BrewTruc’s soft launch in San Francisco. Photo: Gary Soup

What do you get when you cross a food truck with a bar? A damn good time, if you ask us!  Just make sure the bartender doesn’t drive after doing shots with customers.

A few weeks ago, QSR spoke with Andrew Freeman about food trends for 2012.  Freeman heads a high-end hospitality agency that released a preview of the hottest trends and predictions in food and restaurants. Freeman’s list also turns an eye toward beers, cocktails, and spirits, informing breweries and bars of what’s on its way up in 2012.

With the public’s insatiable desire for food trucks, it was only a matter of time before drinks and food trucks combined forces.

Last June we saw the 1st liquor license being awarded to a New York food truck, but Pera was still primarily a food truck that also served drinks.  Freeman thinks it will be more about promotional drink trucks than full-service saloons on wheels.

Last summer we had the Camarena Tequila Taco Truck in New York for about a month, and it traveled to other cities as well.  They couldn’t give away tequila, but they did give away tequila-infused tacos, t-shirts and other promotional goodies.

Camarena Tequila Taco Truck Launch Party

And who can forget the Dos Equis Feast of the Brave Truck that was in New York for 10 days around Cinco de Mayo last year.  Grasshopper, ostrich meat and veal brains in tacos!  That could make anyone want a Dos Equis to help wash it down.  Unfortunately, NYC laws didn’t allow the Dos Equis truck to serve beer.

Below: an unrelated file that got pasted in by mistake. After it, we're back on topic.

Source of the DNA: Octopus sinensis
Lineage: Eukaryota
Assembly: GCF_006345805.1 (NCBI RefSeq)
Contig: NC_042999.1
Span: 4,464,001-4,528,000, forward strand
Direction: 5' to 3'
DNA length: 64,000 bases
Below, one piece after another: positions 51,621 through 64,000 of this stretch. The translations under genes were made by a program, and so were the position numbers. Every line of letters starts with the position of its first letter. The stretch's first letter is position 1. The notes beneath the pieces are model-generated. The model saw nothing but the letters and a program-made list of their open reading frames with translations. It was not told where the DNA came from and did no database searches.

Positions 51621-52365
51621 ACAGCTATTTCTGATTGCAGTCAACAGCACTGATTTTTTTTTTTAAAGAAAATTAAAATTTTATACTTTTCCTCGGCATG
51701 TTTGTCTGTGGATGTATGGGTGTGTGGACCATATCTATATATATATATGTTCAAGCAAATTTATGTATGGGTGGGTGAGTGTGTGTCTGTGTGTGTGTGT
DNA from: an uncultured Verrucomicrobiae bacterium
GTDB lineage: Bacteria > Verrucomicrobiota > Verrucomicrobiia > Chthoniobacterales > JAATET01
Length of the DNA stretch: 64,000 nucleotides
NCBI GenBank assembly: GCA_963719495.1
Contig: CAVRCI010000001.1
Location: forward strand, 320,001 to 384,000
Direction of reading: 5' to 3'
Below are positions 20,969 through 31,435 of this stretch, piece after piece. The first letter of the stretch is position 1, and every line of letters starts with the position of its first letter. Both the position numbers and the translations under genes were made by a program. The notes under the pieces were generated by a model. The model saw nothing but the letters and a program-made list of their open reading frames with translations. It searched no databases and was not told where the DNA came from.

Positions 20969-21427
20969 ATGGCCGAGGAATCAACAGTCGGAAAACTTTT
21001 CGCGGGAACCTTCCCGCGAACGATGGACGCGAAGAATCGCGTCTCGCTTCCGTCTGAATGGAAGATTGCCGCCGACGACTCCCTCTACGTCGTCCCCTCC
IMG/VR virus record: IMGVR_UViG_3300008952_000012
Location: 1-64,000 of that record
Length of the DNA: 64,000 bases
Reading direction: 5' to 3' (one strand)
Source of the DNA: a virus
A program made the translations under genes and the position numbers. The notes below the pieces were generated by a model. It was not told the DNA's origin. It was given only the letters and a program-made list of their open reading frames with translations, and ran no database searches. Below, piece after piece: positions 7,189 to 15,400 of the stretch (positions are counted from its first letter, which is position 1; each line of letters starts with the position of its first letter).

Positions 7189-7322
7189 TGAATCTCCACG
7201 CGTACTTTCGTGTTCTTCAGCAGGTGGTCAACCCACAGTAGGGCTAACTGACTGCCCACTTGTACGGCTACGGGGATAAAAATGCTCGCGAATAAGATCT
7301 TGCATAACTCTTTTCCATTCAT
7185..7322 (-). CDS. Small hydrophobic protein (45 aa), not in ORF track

The Leblon Cachaca Caiprinhas Truck has multiple locations nationwide, and the BrewTruc rolls around San Francisco.

Freeman, however, says cocktail trucks will not repeat the boom of food trucks due to legal issues.  That is certainly the case in New York City, although New Jersey may be a little more accommodating.  We wrote about the Freixenet Tastings & Tapas Truck in NJ last summer that gave away sparkling wine and tapas outside popular nightlife establishments.

“Some of these trucks serve primarily as promotional vehicles rather than as independent business operations,” he says. “The serve to promote a brand rather than to make money. Where it’s legal, they will be popular but more as a novelty – [like] evening meet-ups and parties.”

More trucks will make use of alcoholic beverages in alternative forms, Freeman explains.  Think boozy ice cream trucks with whiskey popsicles or a Manhattan-flavored snow cone.

Hey, we had those last year with the Kelvin Slush Prohibition-Style Happy Hour.  It was one of the highlights of our summer.

Boston Tea Party (tea slush, raspberry mix-in & Don Q Limon Rum)